Your script has it all: action, romance, and a killer twist. It’s dynamite! Best of all, there are only a couple characters and locations, so you might be able to pull it off on a low budget.

There’s just one problem. The story isn’t set in the present day.

The period piece, bane of indie filmmaking! Finding or fabricating authentic costumes, props, and locations can wreak havoc on your budget. But with a little creativity and the right mindset, your film can effectively portray the past without breaking the bank.

1. Shoot in a controlled environment

Stay indoors whenever possible. It’ll be easier to find and/or dress an old-fashioned living room than an entire city block. Couches, tables, and lamps will be less expensive to procure than Model T’s or gas streetlights. Rewrite some of the scenes in your script if you need to, but limit your locations to places where you have complete control. If shooting inside proves difficult, seek exteriors with no traffic and no tell-tale signs of human intervention. Forests, deserts, and beaches are all great timeless options that won’t cost an arm and a leg.

2. Splurge on a few critical elements

A few key props can make a huge difference in evoking another era. If you only have a little bit of money, make sure you spend it on something that will really sell the period. Comb the thrift stores for vintage items, make nice with prop houses, and crowd-source amongst your friends and family (especially those hoarders and pack rats). That 1964 Chevy Nova, 1974 8-Track Player, or 1984 Macintosh might just be a phone call or facebook post away. And don’t forget the power of Ebay and Offer Up. If you end up buying a cool prop, you can always re-sell it!

3. Do your homework

All the production design in the world won’t make up for dialogue that doesn’t ring true to the era. Spend some time developing a keen understanding of the the historical context in which your characters live. Reading books or newspaper articles from your chosen era will give you a window into the common vernacular of that time. Google’s Ngram viewer is a great tool to determine the popularity of a specific word or idiom in literature throughout history. You should know the music and art that was popular, common turns-of-phrase, and hand gestures that did or didn’t exist at the time (no high-fives before 1977!). Getting those details right will make your script, characters, and sets come to life — and the only thing it will cost you is time.

4. Get thrifty!

One of the most important and obvious details to consider when making a period piece is fashion. A bouncy ponytail and a poodle skirt can go a long way when it comes to the authenticity of the era. But truly vintage costumes can be expensive to rent, and most costume houses require you to have costly insurance. Next stop: thrift stores! Identify some vintage patterns and styles, then go on the hunt to dress your whole cast (including extras!). Most thrift stores cycle through massive discounts using different colored tags. Once you’ve found the items you like, take note of the tag and ask the employees when that particular color is going to be on sale. This also works for furniture, old electronics, wall decorations, and dishware.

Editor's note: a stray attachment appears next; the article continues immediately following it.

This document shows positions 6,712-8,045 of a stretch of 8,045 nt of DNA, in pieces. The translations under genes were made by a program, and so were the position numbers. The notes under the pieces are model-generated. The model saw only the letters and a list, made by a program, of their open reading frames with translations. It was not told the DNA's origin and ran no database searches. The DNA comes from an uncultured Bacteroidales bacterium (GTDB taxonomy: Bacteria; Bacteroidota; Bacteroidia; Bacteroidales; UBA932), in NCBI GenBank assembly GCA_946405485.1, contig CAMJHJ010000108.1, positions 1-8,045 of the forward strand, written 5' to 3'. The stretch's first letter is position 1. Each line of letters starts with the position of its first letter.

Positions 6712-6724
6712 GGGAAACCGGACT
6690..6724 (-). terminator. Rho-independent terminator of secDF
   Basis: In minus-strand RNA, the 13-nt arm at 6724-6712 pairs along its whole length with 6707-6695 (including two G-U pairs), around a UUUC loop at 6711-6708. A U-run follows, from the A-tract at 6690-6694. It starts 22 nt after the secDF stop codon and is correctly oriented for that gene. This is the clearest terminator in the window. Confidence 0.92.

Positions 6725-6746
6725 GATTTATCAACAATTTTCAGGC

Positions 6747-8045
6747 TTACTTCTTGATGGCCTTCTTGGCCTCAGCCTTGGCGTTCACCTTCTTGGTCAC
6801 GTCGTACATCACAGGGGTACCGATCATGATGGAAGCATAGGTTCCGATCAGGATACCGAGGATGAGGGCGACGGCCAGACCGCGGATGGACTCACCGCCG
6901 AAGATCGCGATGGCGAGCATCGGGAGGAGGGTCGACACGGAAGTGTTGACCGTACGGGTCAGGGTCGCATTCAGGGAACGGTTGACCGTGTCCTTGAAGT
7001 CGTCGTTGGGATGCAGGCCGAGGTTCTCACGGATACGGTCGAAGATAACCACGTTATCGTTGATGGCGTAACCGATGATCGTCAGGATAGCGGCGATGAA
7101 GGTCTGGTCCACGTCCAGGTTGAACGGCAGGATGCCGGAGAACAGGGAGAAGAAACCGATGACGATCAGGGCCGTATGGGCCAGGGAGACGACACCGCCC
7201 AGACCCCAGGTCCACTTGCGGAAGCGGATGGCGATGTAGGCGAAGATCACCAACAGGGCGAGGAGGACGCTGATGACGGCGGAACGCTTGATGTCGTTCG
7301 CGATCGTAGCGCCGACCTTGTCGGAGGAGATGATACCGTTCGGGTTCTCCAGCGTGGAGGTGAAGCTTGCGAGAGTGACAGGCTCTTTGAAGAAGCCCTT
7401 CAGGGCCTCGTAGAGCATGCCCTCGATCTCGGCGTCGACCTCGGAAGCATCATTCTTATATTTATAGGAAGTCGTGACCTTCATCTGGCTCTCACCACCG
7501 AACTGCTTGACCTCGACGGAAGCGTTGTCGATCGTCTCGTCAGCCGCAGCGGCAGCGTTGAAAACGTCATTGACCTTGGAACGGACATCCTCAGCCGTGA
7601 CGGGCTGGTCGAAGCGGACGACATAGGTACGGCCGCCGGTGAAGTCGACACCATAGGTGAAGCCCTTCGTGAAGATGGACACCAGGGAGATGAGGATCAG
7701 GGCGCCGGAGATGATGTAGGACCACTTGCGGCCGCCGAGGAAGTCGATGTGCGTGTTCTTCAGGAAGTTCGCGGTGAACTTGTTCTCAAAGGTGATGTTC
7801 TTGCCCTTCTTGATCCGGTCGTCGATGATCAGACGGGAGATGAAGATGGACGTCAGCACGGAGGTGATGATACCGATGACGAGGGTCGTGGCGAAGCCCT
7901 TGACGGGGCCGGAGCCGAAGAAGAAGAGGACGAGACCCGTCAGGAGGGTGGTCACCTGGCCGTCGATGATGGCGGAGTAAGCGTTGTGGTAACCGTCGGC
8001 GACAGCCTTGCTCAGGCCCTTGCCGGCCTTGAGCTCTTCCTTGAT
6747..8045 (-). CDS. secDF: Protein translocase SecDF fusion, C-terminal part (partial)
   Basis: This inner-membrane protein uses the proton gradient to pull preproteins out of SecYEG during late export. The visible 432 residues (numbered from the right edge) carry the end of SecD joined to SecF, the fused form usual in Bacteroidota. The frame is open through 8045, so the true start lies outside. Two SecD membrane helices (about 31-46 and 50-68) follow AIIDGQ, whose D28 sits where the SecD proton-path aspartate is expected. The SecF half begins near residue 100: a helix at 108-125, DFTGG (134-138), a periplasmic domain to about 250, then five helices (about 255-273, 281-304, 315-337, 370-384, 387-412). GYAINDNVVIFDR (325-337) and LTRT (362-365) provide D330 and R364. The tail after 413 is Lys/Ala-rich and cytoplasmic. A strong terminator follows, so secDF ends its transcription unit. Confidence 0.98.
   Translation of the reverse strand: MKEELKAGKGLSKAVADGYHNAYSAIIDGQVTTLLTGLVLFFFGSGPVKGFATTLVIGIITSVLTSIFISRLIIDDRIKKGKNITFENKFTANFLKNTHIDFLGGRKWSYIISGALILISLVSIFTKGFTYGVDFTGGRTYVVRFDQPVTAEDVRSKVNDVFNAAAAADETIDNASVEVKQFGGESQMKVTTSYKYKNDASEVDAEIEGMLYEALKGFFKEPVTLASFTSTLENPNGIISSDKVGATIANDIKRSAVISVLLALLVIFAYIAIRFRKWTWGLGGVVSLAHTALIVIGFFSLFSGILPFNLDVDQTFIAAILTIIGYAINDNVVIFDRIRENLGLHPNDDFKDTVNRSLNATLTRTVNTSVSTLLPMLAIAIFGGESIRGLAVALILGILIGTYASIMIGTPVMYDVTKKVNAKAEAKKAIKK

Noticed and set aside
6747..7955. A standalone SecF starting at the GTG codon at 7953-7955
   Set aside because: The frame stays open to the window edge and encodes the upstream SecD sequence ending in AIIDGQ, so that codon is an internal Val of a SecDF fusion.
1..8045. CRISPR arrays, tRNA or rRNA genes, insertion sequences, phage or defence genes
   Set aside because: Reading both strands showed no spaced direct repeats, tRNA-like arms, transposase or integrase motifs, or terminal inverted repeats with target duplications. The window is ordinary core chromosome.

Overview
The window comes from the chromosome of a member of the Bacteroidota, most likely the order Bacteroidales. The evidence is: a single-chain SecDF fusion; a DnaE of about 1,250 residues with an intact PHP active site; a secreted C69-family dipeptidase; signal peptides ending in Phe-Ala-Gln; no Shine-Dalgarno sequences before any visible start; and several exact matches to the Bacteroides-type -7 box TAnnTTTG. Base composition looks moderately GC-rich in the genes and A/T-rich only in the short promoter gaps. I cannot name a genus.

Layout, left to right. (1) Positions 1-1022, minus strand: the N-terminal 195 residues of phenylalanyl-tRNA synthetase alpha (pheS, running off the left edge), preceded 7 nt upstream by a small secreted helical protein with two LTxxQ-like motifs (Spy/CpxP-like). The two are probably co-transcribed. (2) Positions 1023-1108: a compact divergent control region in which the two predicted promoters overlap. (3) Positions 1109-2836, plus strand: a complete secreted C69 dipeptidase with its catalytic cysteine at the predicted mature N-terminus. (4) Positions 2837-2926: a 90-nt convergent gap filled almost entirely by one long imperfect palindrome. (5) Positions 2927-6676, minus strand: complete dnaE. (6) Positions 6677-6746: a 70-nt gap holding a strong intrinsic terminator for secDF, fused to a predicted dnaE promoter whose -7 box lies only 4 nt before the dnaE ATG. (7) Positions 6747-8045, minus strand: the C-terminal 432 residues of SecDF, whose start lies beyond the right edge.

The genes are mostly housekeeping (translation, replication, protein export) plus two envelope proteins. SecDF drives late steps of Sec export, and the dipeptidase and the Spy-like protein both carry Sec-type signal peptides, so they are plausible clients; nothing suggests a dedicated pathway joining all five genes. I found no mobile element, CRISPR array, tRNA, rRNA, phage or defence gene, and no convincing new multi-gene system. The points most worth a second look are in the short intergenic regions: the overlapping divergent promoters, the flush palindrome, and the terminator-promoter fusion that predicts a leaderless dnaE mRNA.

5. Use the post-production process to your advantage

Professional quality VFX might be out of your price range, but there are plenty of accessible (and affordable) post-production features that you can use to accentuate the period of your film. Filters and color adjustment settings built directly into your NLE (Premiere, Avid, Final Cut, etc.) make vintage color adjustments (such as black & white or sepia) easy. Try Premiere Pro’s lens flare effect (very 1970’s!) or Final Cut’s “Bad TV” filter for a retro look. Additionally, if you plan ahead and compose your shots accordingly, you can add a matte to evoke a frame that was popular at a certain time period.

Removing contemporary objects in post is getting easier and cheaper as well. It might seem complicated, but you don’t have to be an artist or computer wiz to remove a telephone pole or a smoke detector with After Effects. Practice and preparation are the key. When possible use a locked down camera on any shots where you anticipate needing VFX. And don’t wait until after you shoot to try out your tools. Doing test shoots during pre-production will let you practice your technique and avoid costly mistakes on the big day!

Make each choice carefully, and don’t forget — it’s the story and the characters that make the film, not all the add-ons. The whole point is to create a world so believable that the characters are the audience’s only focus.